April is almost gone, just twelve days to go. Usually, grief latches on as the calendar page turns from March to April. Depression soon fills all the creases and crevices from my inside out, leaving little room to breathe. The pain of knowing what April stole from me was unbearable, no matter how healed I thought I was. The pain was still there, taunting me from a far off place.
This year, my therapist and I started using EMDR (Eye Movement Desensitization and Reprocessing ) therapy. EMDR is used to help people who have been through a traumatic event reprogram their thoughts, beliefs, and reactions to the trauma. This process helps remove the block a person created in order to cope with the traumatic event. Once the block is removed, healing can begin.
I had heard about EMDR, and saw it used when I was at Onsite last year. It was just by chance that my therapist asked me if I would be open to trying it. I wasn’t sure it would work, but I decided to give it a try–I had nothing to lose.
The first session was just days before April 1st. It was perfect timing to test the results. If April could sneak past me, without depression following it, I knew it was working. The first part of the session was used to create a safe space, and a feeling that I could pull up if I needed to. Then I was to think about the two most upsetting memories or beliefs about my gram’s death. That was easy, because, even after so many years, the guilt still haunted me. My first belief was that I killed my gram. A nurse at the ER even cast the blame on me. After my gram’s surgery, I had not filled her prescription; mostly as an order by my gram who just wanted to get home. The following day, I forgot to fill them after work, and then she was on her way to the hospital in the back of an ambulance. I was told it was irresponsible to not get the prescriptions filled, and it was my fault that my gram had a heart attack. My next regret was that I did not follow the ambulance to Dartmouth when she was transferred. I wanted to, but my gram insisted that I go home to my children; who were eleven months, three and five years old. I felt guilty that I listened to her. I felt guilty that she arrived at the hospital alone. I felt guilty that I wasted minutes I could have spent with her.
As I explained these thoughts to my therapist, I told her, “Logically, I know I didn’t kill her.” But logic doesn’t always come into play when there is trauma. The doctor at her bedside after she died told me it was not my fault. And, if I had not listened to her, and followed the ambulance, she would have been angry at me. I know these things, but the guilt was overpowering.
During the session I went through that day step, by step, and pulled up memories and feelings that have been swirling inside of me for the last ten years. I cried. I smiled. I felt sensations throughout my body. I was exhausted. It felt like years of pain and memories were lifted out of me, shook around, and re-positioned. I seemed to have responded to EMDR quickly, and effectively.
The following days came and floated by. The dread that usually arrives with April was not there. I was able to think back to those last few moments with my gram without the overwhelming pain, without the longing, without the deep sadness. A few tears fell, quietly, and quickly on the ten year anniversary. But, they stopped as soon as they started. I felt comfort and even smiled at some of the thoughts that came.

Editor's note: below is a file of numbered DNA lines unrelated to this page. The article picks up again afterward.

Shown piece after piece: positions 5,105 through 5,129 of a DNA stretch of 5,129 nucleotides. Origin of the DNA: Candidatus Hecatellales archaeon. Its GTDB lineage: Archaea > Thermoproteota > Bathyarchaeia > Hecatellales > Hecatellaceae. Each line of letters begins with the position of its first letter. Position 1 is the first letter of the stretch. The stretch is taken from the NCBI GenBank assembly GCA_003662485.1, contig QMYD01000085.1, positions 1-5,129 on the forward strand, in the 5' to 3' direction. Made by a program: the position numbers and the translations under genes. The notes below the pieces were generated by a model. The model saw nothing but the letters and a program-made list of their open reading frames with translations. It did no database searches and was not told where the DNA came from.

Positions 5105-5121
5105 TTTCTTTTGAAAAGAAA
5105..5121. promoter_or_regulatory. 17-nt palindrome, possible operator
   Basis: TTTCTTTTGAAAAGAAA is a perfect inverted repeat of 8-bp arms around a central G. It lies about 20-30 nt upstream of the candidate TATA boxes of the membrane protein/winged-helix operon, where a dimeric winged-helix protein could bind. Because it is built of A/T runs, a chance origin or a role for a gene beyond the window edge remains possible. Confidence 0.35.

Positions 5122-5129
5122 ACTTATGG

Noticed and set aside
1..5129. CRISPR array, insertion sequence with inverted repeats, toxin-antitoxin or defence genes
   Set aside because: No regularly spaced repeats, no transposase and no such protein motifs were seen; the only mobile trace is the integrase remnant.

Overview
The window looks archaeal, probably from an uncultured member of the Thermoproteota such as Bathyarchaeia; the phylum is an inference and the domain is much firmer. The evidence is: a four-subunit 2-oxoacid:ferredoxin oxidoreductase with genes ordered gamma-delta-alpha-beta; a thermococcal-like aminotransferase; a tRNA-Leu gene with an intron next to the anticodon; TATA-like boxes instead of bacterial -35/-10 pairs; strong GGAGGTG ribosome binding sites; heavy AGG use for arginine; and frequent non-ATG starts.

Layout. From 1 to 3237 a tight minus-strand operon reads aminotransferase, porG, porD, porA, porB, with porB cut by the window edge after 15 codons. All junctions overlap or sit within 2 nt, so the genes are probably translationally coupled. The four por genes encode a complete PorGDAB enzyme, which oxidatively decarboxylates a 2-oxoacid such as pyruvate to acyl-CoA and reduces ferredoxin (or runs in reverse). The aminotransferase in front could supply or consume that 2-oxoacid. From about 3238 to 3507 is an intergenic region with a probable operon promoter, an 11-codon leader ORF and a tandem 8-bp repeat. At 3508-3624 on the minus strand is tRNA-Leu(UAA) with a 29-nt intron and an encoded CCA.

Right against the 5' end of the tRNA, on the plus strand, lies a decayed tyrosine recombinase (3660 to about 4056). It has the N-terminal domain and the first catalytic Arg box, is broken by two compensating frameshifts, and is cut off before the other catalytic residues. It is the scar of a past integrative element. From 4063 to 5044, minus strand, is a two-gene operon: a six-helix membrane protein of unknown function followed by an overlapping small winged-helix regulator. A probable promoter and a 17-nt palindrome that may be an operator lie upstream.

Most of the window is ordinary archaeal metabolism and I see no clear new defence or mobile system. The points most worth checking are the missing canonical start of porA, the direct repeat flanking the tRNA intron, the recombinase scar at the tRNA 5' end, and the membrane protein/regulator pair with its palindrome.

She was ready, and she knew I never would be. She picked how and where she wanted to die. She was in charge, and went peacefully. There was nothing more that I could ask for. She deserved to die with dignity. After ten years, I let her go. I let her go, and accepted that she will never leave me. Her love and guidance are with me everyday. And, for the first time, I actually believe this.
Since her death happened on Good Friday, Easter has also haunted me. This year, as we approach Good Friday tomorrow, I am free. I am free, and so is she.
Sometimes I fall down, inside of myself.
Unable to get up, or out of the way.
I don’t know what I will trip on,
or what will cause the fall.
But I know I will land, in a hard, loud thump.
My body rejects any efforts of comfort,
and pushes away love and concern.
I am not sure what makes the light fade away,
and allows the darkness to creep in.
I know the pain of trying all too well.
The empty spaces growing,
while the numbness tingles places unknown.
Staying down, too long is not an option.
Pushing my way through the darkness,
helps me live again.
Each fall is followed by my rise,
through the darkness, into the light.
With each fall,
I know one thing,
Nothing remains the same.
October is Domestic Violence Awareness Month. Although, I am aware every single day. I am on edge from the PTSD at times I least expect it. A loud noise, people yelling, an angry expression can be the trigger. A feeling comes over me, and I fear for my safety. I scan parking lots as I walk to my car, waiting for death that was promised.
It is not something that just goes away. Good days can be stolen in an instant when a memory pops up. Anxiety creeps in, and there is nothing that can quiet the mind. My heart races, as I wonder why I wasn’t one of the statistics…but I know there is still time. When an unpredictable abuser, who was never held accountable for his actions roams the streets, his death wish for me could be a when, and not if.
Thoughts like this, make Domestic Violence part of what shaped me into who I am. Fear from childhood, wondering when my dad was going to kill my mom, and I continued to be fed by threats from my ex husband. I have expected my murder since I was four years old. Before I even knew what death was. It is a miracle that I am still alive, and I am determined to be the change. The change for my children. The change for others who want to be free. The change for me.
Alone, the world is a scary place. Together, we can get through anything.
You are not alone.
From The Monster That Ate My Mommy:
A couple of years into the job, I found out I was pregnant with baby number three. Chuck and I continued to fight, but that was the norm now. We couldn’t have a conversation without calling each other names or yelling. Ian was four and Emerson was two. Chuck only occasionally put his hands on me now. Most of the abuse was emotional.
Until I was nine months pregnant. Chuck spent the day belittling me. “You’re a fat whore. No one has ever loved you. Your own mother hates you. You’re just a piece of shit.”
After hours of listening, I couldn’t take it anymore. I had the cordless phone in my hand from my daily call to Gram, and without thinking, I threw it at Chuck’s bare back. I wanted him to stop talking. I was nine months pregnant, my husband was verbally abusing me, and my hormones were raging. I wanted him to leave me alone.